With the NHK documentary crew, Eiko/Kiremimi visited three “typists” (individuals behind the autistic avatars she met in Second Life) in real life: Cora, Larre, and Malachi, whose virtual lives as avatars are cited in her book in the Japanese language, Hyper-world, by Eiko Ikegami.
The delicate black and while illustrations below graced the pages of Hyper-world, and were were produced by Lucia Deng, a student at Parsons School of Design.
Actual avatars in Second Life are colorful and imaginatively animated. Although virtual reality technology is yet in its infancy as a means of communication, people are already beginning to develop spontaneous and creative uses for their avatars, which reflect the complex relationships of self, body and mind Dr. Ikegami elaborated on in her paper titled, “Visualizing the Networked Self: Agency, Reflexivity, and the Social Life of Avatars” (2010).
Dr. Ikegami also visited Gentle Heron, founder and president of Virtual Ability Inc., one of the most active groups in Second Life for people with various disabilities. Gentle is an old friend of Eiko’s in virtual worlds.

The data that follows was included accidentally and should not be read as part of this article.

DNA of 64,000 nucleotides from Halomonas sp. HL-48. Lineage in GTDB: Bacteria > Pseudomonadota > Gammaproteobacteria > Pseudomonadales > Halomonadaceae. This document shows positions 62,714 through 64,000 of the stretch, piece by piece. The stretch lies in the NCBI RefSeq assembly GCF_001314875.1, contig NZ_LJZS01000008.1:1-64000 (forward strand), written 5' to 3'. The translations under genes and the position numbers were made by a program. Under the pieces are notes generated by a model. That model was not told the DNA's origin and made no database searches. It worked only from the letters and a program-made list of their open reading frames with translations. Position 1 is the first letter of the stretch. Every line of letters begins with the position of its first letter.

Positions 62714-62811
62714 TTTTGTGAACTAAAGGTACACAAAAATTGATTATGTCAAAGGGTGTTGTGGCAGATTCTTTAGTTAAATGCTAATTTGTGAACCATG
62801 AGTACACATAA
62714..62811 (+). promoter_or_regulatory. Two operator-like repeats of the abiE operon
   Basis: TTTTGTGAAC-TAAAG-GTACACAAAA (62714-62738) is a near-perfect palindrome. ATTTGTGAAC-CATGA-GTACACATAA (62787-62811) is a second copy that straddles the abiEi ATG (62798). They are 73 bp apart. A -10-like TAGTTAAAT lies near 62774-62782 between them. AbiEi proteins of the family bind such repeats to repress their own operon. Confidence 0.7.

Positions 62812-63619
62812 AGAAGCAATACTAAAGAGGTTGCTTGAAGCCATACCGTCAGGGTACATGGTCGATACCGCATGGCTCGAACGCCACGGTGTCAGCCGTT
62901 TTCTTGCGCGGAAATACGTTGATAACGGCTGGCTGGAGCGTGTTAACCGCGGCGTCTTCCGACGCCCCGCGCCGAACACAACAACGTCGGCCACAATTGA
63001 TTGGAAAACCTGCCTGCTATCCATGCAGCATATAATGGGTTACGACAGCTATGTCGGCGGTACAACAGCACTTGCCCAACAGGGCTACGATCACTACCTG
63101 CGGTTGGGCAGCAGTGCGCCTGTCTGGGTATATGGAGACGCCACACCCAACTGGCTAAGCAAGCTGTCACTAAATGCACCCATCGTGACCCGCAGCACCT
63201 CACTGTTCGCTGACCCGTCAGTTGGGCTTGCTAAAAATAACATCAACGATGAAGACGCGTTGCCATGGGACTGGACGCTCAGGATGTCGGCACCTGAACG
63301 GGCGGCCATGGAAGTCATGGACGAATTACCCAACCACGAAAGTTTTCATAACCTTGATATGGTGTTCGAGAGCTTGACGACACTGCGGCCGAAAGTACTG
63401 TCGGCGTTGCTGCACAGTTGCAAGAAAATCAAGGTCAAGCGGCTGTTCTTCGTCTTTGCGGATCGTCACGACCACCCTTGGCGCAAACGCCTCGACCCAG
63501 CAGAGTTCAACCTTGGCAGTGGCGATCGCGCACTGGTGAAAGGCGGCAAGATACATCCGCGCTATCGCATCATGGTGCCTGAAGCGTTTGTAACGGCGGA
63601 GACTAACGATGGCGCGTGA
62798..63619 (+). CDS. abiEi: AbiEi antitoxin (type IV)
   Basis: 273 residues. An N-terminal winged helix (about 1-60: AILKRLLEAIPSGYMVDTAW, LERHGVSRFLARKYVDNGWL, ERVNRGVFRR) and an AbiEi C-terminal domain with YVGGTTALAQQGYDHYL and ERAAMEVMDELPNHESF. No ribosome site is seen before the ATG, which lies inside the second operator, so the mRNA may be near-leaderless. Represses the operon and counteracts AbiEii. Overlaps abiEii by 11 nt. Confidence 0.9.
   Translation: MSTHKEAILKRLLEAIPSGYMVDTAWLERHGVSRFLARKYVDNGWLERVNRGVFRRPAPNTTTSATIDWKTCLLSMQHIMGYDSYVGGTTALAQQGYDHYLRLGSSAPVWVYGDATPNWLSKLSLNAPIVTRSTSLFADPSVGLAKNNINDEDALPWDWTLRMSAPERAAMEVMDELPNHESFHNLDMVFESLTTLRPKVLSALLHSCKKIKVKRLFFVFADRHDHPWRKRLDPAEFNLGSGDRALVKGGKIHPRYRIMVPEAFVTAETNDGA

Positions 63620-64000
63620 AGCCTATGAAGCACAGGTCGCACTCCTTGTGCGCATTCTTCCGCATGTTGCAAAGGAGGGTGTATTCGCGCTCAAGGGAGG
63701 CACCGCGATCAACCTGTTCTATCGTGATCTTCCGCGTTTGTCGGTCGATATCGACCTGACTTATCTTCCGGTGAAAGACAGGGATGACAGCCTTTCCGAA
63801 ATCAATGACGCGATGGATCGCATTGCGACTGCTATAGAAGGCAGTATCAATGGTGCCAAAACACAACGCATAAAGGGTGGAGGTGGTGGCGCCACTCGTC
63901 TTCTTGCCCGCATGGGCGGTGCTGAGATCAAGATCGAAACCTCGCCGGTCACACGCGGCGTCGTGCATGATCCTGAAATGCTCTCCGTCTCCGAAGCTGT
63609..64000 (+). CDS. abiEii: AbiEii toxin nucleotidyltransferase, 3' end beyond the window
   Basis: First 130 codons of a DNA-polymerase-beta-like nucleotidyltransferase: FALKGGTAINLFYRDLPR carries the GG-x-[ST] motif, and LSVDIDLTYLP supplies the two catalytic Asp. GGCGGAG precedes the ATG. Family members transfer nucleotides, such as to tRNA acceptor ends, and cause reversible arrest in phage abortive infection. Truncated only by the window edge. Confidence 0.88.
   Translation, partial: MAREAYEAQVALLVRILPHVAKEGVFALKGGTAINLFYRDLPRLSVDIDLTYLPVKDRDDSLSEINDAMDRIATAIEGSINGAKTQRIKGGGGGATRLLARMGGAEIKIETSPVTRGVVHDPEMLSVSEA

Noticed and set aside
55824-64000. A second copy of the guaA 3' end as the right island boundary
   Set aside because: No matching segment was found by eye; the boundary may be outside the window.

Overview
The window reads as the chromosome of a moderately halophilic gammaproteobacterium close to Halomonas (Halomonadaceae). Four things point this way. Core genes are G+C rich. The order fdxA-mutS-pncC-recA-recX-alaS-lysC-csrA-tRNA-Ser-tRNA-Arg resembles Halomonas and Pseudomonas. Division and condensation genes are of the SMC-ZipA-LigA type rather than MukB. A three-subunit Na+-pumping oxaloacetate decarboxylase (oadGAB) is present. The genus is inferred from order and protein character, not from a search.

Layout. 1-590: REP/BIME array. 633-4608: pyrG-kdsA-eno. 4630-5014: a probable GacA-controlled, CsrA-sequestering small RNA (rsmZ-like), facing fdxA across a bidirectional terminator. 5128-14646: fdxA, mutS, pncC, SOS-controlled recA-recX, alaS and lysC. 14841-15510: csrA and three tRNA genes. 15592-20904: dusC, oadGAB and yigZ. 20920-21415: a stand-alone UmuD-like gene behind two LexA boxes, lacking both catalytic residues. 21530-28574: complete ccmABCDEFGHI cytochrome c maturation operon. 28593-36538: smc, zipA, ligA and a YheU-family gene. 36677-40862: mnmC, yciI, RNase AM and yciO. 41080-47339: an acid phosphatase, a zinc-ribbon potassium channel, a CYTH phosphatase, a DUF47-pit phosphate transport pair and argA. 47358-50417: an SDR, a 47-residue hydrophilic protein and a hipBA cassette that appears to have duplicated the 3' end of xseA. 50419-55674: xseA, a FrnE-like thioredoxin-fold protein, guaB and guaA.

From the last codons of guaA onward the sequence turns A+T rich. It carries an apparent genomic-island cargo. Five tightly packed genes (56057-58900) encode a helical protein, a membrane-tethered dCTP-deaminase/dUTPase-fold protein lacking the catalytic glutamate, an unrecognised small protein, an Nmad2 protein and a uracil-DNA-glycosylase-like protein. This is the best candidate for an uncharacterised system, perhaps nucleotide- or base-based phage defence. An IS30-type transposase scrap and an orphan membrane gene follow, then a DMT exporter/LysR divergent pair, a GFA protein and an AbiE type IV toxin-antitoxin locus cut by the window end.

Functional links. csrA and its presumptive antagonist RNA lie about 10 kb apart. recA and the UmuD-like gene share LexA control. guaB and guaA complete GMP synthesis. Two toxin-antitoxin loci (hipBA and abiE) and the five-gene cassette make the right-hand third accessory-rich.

Ariel has been the facilitator of the Brigadoon Explorers group in Second Life for several years. She describes her strategy as trying to “draw people out to talking about what is important to them, so that we can offer support.” Patient and persistent, but also funny with an extensive interest in space and science topics, Ariel is the anchor for discussions which usually run at least two hours long and can deal with very personal and/or controversial topics. Although unable to visit Ariel in person, her wise guidance and help was appreciated throughout the process.
The NHK team attended and filmed one of the group’s discussions while in New York with Dr. Ikegami.
Brigadoon Explorers meetings take place within Dreams, a sim founded in 2005 now run by Golda, whose avatar is most often a charming little mouse, and her daughter Dorie, who appears in different forms. Golda is not autistic, but attends Brigadoon Explorers meetings to gain knowledge to support her grandson.
Dorie and Golda
Originally, Dreams was created “to provide a support base for people who encounter strokes (brain attacks) in their own lives or in the lives of their loved ones.” It then expanded to include both Autism Spectrum Disorder support meetings, and ADD/ADHD meetings. The community is active, organizing building and scripting lessons, and competitions as well.
According to the group’s informational note card, “Not everyone dreams the same. Some people need a bit of isolation, others need to play off of each other. Dreams is here to provide that variety. Most of all, it is here to provide support, learning, and fun.”